Fair pts, my only concern would be if this is going to be a bike to keep for several yrs I'd want the most up-to-date model.
I can respect that. However, my perspective has changed. I've been to NYST here in New York about 4 times this year and I met the local fast guys. One of them runs within 4 seconds of the outright lap record on a 2006 CBR1000RR with your typical mods.
Having the most "up to date" model has more to do with our inner vanity and less to do with what's practical or actually needed at our skill level to go fast. If you're honest with yourself and can simply admit that you want to have the latest and greatest then that's all good too.
All I'm saying is that the current GSXR1000 will very likely be fast around all of our US tracks for the next decade. Regardless of what comes out.
I was doing some research on horsepower and my findings are quite interesting. (Sport Rider is the source)
Let's take my bike as the 10 year old example.
2005 MV F4 1000S - It makes [email protected]
,500rpm and is 489 lbs Wet
Now look at some of the current offerings of the other Manufacturers in recent memory:
2013 RSV4 Factory = [email protected],500rpm / 465 lbs Wet
2014 S1000RR = [email protected],200 / 461 lbs Wet
2013 1199 Panigale R = [email protected],600rpm / 421 lbs Wet
*I couldn't find reliable 1299 Panigale data.
2014 CBR1000RR SP = [email protected],400rpm / 450 lbs wet
2014 CBR1000RR = [email protected],700rpm / 447 lbs wet
2012 ZX10R (US) = [email protected],600rpm / 442 lbs wet
2013 F4RR ($25k version) = 167.2[email protected],500rpm / 469 lbs Wet
2012 GSX-R1000 = [email protected],600 / 447lbs wet
2012 YZF-R1 = [email protected],800 / 475hp Wet
* Various reports show that the new 2015 R1 (US version) has been dyno'ed at 169hp.
So this begs the question, outside of the electronics, you're paying a very high premium for a small gain in performance (obviously with the BMW out of the equation). It doesn't matter if you're talking about the BPF technology in the front forks either. They're only incrementally better than the forks from the 2nd generation liter bikes.
You may also argue that the weights have come down. The truth of the matter is that 1st, the MV F4 1000S exhaust is a boat anchor and replacing it cuts almost 20lbs from the bike. So now you're in the ballpark of wet weights with the current offerings. Additionally, my bike wasn't the class leader back in '05. The '05 ZX10R was, and that bike had a wet weight that rivals and even trumps many of the current offerings on the market today.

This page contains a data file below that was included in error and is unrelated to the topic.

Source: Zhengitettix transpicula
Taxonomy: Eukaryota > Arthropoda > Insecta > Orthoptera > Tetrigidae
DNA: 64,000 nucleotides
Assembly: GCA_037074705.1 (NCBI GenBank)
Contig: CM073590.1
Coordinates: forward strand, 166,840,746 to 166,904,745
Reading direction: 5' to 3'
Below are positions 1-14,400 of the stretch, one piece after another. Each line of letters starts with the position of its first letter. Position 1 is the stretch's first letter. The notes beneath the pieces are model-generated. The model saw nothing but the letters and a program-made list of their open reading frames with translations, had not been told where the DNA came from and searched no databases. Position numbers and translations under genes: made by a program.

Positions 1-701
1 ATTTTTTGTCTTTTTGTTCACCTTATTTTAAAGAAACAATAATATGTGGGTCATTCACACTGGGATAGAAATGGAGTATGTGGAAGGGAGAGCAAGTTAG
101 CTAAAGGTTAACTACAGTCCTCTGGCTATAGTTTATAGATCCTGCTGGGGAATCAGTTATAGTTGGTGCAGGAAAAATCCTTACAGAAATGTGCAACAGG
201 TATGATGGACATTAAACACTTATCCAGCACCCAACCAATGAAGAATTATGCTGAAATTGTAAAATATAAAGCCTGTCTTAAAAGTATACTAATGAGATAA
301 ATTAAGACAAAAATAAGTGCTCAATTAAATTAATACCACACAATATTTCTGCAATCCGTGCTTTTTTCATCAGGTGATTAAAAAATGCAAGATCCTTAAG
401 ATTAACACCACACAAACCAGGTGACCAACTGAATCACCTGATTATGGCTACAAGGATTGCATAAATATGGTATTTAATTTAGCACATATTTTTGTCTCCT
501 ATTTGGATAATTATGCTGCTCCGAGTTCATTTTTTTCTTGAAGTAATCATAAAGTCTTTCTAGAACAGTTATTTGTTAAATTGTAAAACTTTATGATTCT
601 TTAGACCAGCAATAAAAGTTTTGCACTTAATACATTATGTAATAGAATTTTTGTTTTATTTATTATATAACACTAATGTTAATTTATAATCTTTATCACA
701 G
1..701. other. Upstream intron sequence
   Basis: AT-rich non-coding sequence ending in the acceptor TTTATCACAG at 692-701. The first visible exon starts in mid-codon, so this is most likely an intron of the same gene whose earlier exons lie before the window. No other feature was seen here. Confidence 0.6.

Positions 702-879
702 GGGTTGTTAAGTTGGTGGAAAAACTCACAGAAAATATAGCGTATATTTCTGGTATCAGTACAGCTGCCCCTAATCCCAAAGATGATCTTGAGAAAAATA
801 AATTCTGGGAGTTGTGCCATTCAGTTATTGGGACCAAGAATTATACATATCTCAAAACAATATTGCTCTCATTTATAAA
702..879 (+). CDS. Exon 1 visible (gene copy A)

On the other hand, what I WILL say is that tire development has come a long way in 10 years and that is the main cause of the discrepancy in lap times. Throw any new gen tires on 2nd gen liter bike and you've got laptimes that are all pretty darn close. Dunlop Q3 tires are probably worth 5 seconds a lap over the Michelin Pilot Power that was all the rage back in '05. Maybe even more time.
On another note, we are in a time of rapid development of traction control systems right now and all of these traction control units are unrefined with the exception of the Yamaha and the Aprilia. The rest of them kind of suck or are really intrusive. As a result, it's hard to justify the cost of these bikes even with the hyped up electronics. At least it's hard for me. As a side point, as much as I love the Ninja H2 (not the R), the electronics package was actually criticized in one of the expert reviews.
So, getting back to my original point, the Suzuki is a very attractive buy. For the reason that it's in the ballpark of adequate power in stock form. Flashing the ECU and doing some smart mods gets it in the high 160hp range. Very close to 170 or more at times. You don't pay the high cost of the bells and whistles like with some of the other bikes and instead of getting an unrefined TC system that you paid a premium for, Suzuki saves you money and eliminates it altogether. Add to that they are cheap to fix, easy to source parts for, and easy to set up for very fast riding.
$10,000 GSXR1000s and you got a real winner for budget minded and smart buyers who don't buy into the hype and novelty concerning the sportbike market today.
I'll take mine in Red please. ....